We Grew Earth Fare From A Hippie’s One Store To $100 Million In Revenue.

Ryan’s Family Steak Houses, one of the best performing stocks on the NASDAQ from 1981 to 1987, was a KPMG client of mine. Founder Alvin McCall had been a building contractor engaged to construct a steak house for a client. Before the store opened, the client went bankrupt, and Alvin found himself in the steak house business. Based on the store’s success the first year, he opened several more restaurants. Ultimately he sold the small chain, which today is Quincy’s Family Steakhouses.

Having perfected his pioneering casual dining format, Alvin started a new chain. On most days at lunch during this time, Alvin was in the first booth of Ryan’s #1 on Laurens Road in Greenville, SC, quietly watching employees serve customers as they dined.

In the mid-1980s, Ryan’s Family Steak Houses was expanding from their South Carolina base into Atlanta. The company developed a very clear demographic profile of their customers─families of upper blue collar workers, married, children, overweight. (OK, that last one is a joke.)

On the top floor of their corporate headquarters was a “war room” covered in maps. Executives would travel around Atlanta and note intersections they intuitively felt were good locations. Back home in the war room they would pin these locations on their maps and order the demographics around them. Where the art of their intuition matched the science of the demographics, they built a new store. I had a number of conversations with real estate professionals in their war room about their model. They opened dozens of new stores without a failure, which is why they were one of the most successful public companies at that time.

Because of his intimate knowledge of his customers and his operations, Alvin confidently made several important changes to Ryan’s store format. He nurtured the evolution of the industry standard salad bar into the Megabar, a full smorgasbord of meats, vegetables and deserts which significantly enhanced revenue per unit and made Ryan’s stock price soar. Alvin built a fortune of several hundred million dollars on a simple, compelling insight.

Fast forward ten years. I was running the angel investment group Capital Insights and was invited to tour Earth Fare, an organic grocery store in Asheville, North Carolina. I noticed a special on soy milk, which was stacked almost to the ceiling at the front of the store. Founder Roger Derrough explained that Earth Fare sold more soy milk than any store in North Carolina, so they bought it in bulk and sold it at a discount. Hmmm, I thought, this is just a grocery store focused on a distinctive customer.

When we got to the produce section, I picked up an organic tomato. “Gosh, Roger, this is expensive; how do you get this price for a tomato?” “Well, John, you have to understand that half of our customers have a vegetarian in the family. If you are a vegetarian, produce is what you eat so you are willing to pay for higher quality merchandise. Plus, they don’t buy meat, so their total cart price is probably less than yours.”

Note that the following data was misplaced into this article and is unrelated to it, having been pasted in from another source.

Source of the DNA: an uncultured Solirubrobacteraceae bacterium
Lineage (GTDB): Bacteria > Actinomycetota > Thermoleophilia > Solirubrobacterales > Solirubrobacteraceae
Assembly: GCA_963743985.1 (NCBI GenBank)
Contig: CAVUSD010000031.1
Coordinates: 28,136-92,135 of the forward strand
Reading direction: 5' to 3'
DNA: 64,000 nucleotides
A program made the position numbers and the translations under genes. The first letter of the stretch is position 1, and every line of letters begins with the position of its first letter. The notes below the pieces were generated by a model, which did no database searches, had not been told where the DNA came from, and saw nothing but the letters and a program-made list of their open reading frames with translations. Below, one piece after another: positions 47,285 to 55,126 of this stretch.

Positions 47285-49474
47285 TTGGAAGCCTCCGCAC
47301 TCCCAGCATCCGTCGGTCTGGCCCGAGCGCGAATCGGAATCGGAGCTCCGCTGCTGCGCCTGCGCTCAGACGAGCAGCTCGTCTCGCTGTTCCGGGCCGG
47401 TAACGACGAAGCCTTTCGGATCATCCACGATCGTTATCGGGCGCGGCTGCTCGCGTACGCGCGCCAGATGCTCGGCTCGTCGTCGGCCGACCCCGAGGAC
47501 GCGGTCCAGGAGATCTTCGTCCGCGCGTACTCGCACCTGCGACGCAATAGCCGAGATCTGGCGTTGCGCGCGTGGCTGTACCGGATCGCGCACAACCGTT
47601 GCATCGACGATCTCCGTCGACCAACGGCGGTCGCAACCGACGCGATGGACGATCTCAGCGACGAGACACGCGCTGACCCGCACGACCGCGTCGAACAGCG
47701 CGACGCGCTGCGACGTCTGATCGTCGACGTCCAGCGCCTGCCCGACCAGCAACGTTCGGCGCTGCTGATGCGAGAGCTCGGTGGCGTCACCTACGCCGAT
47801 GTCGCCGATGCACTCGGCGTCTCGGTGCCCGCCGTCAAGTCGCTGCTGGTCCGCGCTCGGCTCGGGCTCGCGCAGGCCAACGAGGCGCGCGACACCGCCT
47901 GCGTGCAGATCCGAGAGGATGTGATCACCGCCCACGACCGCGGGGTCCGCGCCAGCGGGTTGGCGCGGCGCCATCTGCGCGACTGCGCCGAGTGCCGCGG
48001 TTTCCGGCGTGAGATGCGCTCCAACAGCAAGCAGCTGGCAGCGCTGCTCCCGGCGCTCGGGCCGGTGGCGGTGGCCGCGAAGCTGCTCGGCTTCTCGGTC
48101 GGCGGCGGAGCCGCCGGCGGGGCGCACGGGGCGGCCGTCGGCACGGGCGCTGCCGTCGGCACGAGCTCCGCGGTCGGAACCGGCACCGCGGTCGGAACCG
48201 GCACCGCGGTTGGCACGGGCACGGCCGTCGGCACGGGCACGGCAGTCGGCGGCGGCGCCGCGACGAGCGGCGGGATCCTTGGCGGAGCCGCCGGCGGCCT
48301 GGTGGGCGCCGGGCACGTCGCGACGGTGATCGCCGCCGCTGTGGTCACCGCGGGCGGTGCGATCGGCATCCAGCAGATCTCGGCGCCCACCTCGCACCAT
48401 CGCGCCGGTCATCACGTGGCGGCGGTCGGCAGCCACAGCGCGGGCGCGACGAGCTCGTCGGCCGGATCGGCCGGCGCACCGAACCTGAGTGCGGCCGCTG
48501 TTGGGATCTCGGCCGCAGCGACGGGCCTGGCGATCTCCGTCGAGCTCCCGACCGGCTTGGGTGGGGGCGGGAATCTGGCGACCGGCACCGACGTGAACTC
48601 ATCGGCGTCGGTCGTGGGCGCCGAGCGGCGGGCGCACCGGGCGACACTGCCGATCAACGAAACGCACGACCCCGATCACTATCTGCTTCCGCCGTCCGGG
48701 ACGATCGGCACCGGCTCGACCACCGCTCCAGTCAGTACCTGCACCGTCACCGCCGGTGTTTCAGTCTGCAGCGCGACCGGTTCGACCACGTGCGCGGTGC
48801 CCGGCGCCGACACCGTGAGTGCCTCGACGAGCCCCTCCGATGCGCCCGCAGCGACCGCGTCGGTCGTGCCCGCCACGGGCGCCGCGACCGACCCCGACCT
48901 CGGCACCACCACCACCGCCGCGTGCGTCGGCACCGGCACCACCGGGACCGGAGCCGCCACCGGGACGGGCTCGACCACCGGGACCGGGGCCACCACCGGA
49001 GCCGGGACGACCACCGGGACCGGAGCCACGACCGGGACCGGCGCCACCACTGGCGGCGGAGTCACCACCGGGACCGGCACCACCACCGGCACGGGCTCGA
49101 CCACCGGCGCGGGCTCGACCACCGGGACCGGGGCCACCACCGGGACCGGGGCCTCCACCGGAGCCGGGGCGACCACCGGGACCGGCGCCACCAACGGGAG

“Half your customers are vegetarians? Is that right?” I was whisked back to the Ryan’s war room a decade earlier. This was a different demographic, but I could see rolling out a chain of grocery stores based on a real estate model similar to Ryan’s. On the way down the mountain from Asheville, NC back to Greenville, SC, where I lived, I called Ryans former head of real estate who was now a consultant. “Jack, I don’t know how to locate new stores but you do.”

Greenville was about an hour and a half drive from Asheville. In the course of further due diligence, I spoke with the wife of a Greenville physician who said she was a vegetarian. I told her that she would have to join me on an upcoming trip to visit a cool organic grocery store I had found.

“Oh, I shop at Earth Fare all the time,” she said, to which I replied, “You drive an hour and a half to go grocery shopping?” I imagined the number of conventional grocery stores this Greenville resident must pass to shop an hour and a half away in Asheville. “Why?” I asked. She answered, “Because no grocery store close has anywhere near the selection of natural and organic merchandise I prefer.” “Wow!”

The insights from these conversations validated a customer’s need not well served by traditional grocery stores and led to our investment in Earth Fare. The key was finding capabilities to satisfy the need I had identified. One of the Earth Fare directors I recruited was also a director of Ryan’s. I engaged the former head of real estate at Ryan’s who was a consultant. Our dirty secret was Earth Fare’s organic grocery store local model was basically the Ryan's Family Steak Houses store location model with the demographics changed.

From one grocery store with $7 million in revenue, we grew Earth Fare to a chain of fourteen stores with $100 million in revenue before selling it to a private equity firm. The 8X multiple on our investment made Earth Fare Capital Insights’ most profitable investment.
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This is a lesson from my career about seeing around the corner to find opportunity in the turbulent times we are living through. How can my experience help you take your organization to the next level by defining what is essential, attracting an outstanding team, holding them accountable, and letting go? Contact me at j3warner@gmail.com and let’s find a time to talk. John Warner



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John Warner

John Warner


Serial entrepreneur sharing 40 years of insights to control your destiny in our turbulent times